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Kristin Murphy, Deseret News
A FrontRunner train moves through in Salt Lake City on Thursday, Aug. 18, 2016. The coming three years in which federal overseers will be peering into UTA operations will provide an opportunity for the agency to demonstrably operate along a straight and narrow path.

​The Utah Transit Authority will be under the scrutiny of a federal watchdog for the next three years in exchange for a promise by authorities not to prosecute the agency for criminal wrongdoing. The UTA is trying to put a positive spin on the agreement, saying it is “excited” to have a third party look over operations to validate the agency’s compliance with rules and regulations.

​UTA managers can be excused for looking for a bright side to the situation. That’s because after years of writhing in controversy and suspicion, there actually might be a light at the end of UTA's tunnel. The transit agency is now in a position to move forward and earnestly begin the strenuous task of rebuilding its image and regaining credibility. That process might entail an overhaul of the UTA’s oversight and governance structures, something the Legislature has created a task force to look into. And there may be more revelations of misbehavior associated with UTA officials as a federal investigation goes on and as a former board member faces trial on criminal charges having to do with his role in a UTA transit development.

​But the settlement with the U.S. Attorney’s office at least opens the door to an eventual emergence from a dusky world of doubt and mistrust. The agency has been hobbled by a public relations problem that contributed to the failure of a tax initiative that would have raised money for needed transportation development in Salt Lake and Utah counties. With rapid population growth underway along the Wasatch Front, transportation planning is a vital exercise and a fit and well-functioning transit agency is vital to that task.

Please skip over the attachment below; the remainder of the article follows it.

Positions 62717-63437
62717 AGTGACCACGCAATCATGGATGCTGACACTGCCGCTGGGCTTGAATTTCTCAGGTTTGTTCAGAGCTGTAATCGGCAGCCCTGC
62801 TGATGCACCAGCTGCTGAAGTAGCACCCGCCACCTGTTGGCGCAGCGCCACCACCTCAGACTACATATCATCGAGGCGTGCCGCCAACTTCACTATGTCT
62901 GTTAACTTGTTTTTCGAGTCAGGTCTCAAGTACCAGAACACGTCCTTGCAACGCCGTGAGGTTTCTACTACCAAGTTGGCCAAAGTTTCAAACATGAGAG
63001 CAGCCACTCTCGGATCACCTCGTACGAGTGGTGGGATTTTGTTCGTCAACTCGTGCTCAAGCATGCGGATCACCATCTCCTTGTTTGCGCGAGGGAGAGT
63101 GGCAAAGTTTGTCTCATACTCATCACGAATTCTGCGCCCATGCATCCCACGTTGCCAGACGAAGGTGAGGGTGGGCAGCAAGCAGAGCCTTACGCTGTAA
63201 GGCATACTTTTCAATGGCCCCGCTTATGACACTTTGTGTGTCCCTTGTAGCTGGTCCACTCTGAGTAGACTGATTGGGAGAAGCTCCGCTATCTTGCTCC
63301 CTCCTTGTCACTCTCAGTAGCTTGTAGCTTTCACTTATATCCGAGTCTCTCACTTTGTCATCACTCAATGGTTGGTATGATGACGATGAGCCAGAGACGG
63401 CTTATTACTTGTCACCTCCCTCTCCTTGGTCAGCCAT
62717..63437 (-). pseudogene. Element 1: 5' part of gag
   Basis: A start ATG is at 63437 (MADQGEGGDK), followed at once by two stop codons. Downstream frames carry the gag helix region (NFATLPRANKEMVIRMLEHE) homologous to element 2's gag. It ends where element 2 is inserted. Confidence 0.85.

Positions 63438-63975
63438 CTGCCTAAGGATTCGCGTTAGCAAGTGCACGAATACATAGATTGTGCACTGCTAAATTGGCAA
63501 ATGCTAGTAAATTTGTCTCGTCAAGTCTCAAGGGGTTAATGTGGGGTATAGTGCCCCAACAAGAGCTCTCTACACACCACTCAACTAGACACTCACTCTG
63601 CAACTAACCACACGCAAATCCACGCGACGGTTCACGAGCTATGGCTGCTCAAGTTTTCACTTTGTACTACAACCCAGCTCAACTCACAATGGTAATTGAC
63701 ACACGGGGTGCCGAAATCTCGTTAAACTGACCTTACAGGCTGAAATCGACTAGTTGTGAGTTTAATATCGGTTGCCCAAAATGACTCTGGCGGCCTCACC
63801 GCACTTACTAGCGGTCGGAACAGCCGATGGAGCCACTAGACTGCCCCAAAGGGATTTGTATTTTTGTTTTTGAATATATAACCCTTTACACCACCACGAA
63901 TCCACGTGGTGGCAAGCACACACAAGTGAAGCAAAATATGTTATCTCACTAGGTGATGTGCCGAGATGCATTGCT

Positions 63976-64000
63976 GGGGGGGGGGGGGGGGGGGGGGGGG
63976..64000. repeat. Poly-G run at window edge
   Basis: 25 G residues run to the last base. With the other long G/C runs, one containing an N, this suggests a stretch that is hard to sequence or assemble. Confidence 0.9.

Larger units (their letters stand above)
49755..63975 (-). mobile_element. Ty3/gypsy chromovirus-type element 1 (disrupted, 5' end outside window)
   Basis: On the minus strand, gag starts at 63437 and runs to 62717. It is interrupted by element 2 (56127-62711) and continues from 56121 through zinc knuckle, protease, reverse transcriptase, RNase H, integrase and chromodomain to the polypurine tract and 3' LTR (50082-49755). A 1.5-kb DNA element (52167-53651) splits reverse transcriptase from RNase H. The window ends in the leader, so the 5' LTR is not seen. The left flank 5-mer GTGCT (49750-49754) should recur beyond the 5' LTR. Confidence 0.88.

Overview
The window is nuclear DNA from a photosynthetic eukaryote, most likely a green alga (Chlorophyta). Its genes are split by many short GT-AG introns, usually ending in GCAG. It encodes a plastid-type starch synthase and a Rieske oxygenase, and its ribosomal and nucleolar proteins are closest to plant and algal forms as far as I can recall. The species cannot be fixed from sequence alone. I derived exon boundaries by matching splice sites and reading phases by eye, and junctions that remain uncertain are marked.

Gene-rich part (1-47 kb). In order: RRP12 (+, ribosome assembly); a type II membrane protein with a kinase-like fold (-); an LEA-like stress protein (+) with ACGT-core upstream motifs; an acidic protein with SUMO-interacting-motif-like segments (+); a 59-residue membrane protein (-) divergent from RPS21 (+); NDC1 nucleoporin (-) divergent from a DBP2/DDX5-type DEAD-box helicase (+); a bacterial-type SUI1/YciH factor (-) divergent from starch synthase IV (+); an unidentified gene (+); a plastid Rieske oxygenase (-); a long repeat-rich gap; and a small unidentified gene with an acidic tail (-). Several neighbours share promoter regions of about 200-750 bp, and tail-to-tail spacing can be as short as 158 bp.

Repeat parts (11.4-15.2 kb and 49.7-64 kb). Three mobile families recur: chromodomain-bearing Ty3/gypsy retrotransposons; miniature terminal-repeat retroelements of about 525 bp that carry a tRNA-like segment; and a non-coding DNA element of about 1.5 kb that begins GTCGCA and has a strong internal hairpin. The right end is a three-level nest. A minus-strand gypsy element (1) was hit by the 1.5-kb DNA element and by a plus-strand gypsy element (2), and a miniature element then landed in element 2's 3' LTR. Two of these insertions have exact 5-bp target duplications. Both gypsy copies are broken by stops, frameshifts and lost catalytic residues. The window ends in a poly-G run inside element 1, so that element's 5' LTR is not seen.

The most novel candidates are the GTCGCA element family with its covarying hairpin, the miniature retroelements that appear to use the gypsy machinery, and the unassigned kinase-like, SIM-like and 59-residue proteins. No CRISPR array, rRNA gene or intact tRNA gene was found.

​UTA managers seem well aware that the mission to come out on the other side of nearly a decade of controversy will not be easy. Rebuilding trust takes time, and there will be lingering memories of disclosures about large executive pay packages and travel perks and shady deals surrounding transit-oriented real estate development. The UTA would like to proclaim the investigative efforts have left it with a clean bill of health. But right now, the best it can say is that it is not facing fines or sanctions for criminal misconduct.

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​The coming three years in which federal overseers will be peering into UTA operations will provide an opportunity for the agency to demonstrably operate along a straight and narrow path. Barring any hiccups during that process, the public may be able to come to see the agency’s misdeeds in the past tense. This should be the goal of the UTA and those in the Legislature concerned with the agency’s integrity. The road to the restoration of trust may be a long bus ride, but it’s deeply in the public interest that we arrive at that destination as quickly as possible.